Well, it happened again. Colorado held a 14-point lead with just over seven minutes to play in their season finale against the Utah Utes, but proceeded to bleed it out under the pressure of a tough road atmosphere. A 16-0 run for the Buffs immediately turned into a 19-0 run for Utah; a decisive counter that spoiled a strong second half start. To outsiders, it was shocking; to us in BuffNation, it was just another day at the office. The turn was eerily similar to the events of a few weeks ago in Los Angeles, and of other vanishing leads throughout the season. In the end, CU took the hard loss, this time by a final score of 57-55.
The shame of it, up to the point of the Utah run, was that CU had been playing a near-perfect half of basketball. They were owning the glass in the second half, had been staying away from turnovers, and playing a typically intense brand of defense. While the offense was spotty (had been spotty all game), the Buffs were winning in the margins, and seemed to be on their way to a typical #TadBall brand of grind-it-out win. The big hero was Tory Miller. The sophomore forward came alive in the second frame, putting up a huge 7/6 line that fueled the run. Combined with some timely first half shooting from Tre'Shaun Fletcher and some scrappy early second half plays from Josh Scott (who had an otherwise rough game), it was enough to get the Buffs going. Then, the team simply turtled the minute the Utes showed a second half pulse. Factors compounded. The refs swallowed their whistles, every break went to the home side, and no one in Black and Gold could make a winning play. It was a complete, total momentum shift. To my surprise, Coach Boyle even called timeouts (twice!) in an attempt to forestall the run, but it didn't work. The players simply didn't, couldn't get it done.
You can credit the Utes all you want, but when you see the same story from Colorado opponents time and time again, at some point you need to look at the common denominator. The problem is roster construction. There's a good basketball team out there, running around, that much is clear. They have a fatal weakness, however. Colorado just does not have a lead guard who, late in the game, can get into the lane and draw a whistle. Without that, CU will continue to cough up seemingly insurmountable leads, particularly on the road, and will continue to drop big games. It's basic basketball arithmetic; otherwise you have to play perfect down the stretch to survive. College hoops, as always, is a guard-driven game.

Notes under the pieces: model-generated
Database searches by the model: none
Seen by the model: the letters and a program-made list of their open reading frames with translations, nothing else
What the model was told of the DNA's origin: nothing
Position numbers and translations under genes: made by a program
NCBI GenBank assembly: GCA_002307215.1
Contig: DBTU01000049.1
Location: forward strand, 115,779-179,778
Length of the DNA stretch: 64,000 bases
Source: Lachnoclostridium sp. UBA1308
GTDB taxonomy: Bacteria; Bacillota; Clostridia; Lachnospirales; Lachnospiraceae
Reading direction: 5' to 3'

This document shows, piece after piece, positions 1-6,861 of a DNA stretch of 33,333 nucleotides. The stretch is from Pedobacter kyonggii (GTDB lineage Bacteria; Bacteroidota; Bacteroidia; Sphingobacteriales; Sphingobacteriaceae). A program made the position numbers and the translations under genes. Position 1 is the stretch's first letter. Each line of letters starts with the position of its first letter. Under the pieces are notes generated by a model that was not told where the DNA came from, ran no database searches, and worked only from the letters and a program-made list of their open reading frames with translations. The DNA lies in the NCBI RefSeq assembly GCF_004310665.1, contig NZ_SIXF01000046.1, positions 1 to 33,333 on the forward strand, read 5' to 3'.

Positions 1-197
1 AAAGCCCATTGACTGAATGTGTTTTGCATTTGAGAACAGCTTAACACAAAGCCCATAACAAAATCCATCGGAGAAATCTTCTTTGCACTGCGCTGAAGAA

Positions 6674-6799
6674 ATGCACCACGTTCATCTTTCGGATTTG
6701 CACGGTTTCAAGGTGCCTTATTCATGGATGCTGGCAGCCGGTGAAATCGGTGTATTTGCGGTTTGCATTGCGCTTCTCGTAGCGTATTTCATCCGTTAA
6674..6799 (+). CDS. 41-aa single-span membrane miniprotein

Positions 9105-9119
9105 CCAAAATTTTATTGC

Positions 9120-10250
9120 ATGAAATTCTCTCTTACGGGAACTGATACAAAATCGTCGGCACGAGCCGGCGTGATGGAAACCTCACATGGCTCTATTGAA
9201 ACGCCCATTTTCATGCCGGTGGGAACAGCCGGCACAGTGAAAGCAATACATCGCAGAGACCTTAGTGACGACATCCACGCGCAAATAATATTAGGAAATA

It's a painful opportunity lost. CU missed their chance at a record-setting 22nd regular season win, a chance to make a profound statement about the resilience and resolve of this program. As it is, the Buffs still exceeded expectations all year long, eclipsing essentially all preseason projections. When they get selected to the NCAA Tournament this coming Sunday, it will be a well-deserved recognition for the gritty work they've put in all winter. While there are a number of points this season that you point to where the team let opportunities split through their fingers, their regular season work, when viewed as a whole, is quite impressive.
With the frustration in Utah left in the rear view, attention now turns to Las Vegas and the 2016 Pac-12 Tournament. Thanks to USC's home loss to Oregon earlier on Saturday, Colorado will avoid the embarrassment of slipping into 6th. Indeed, they were locked into the 5th seed before the U12 timeout of the first half (due to the Cal win in Tempe), so the end result in SLC meant nothing for their positioning in the Pac-12 bracket. Wednesday afternoon, CU will play Washington State for the right to face Arizona the following day. The game with the Cougars will tip at 2:30 MT. Should the Buffs win, the story will be the same on Thursday against the Wildcats. I'll have my Day 1 preview up from six miles in the air on Wednesday morning.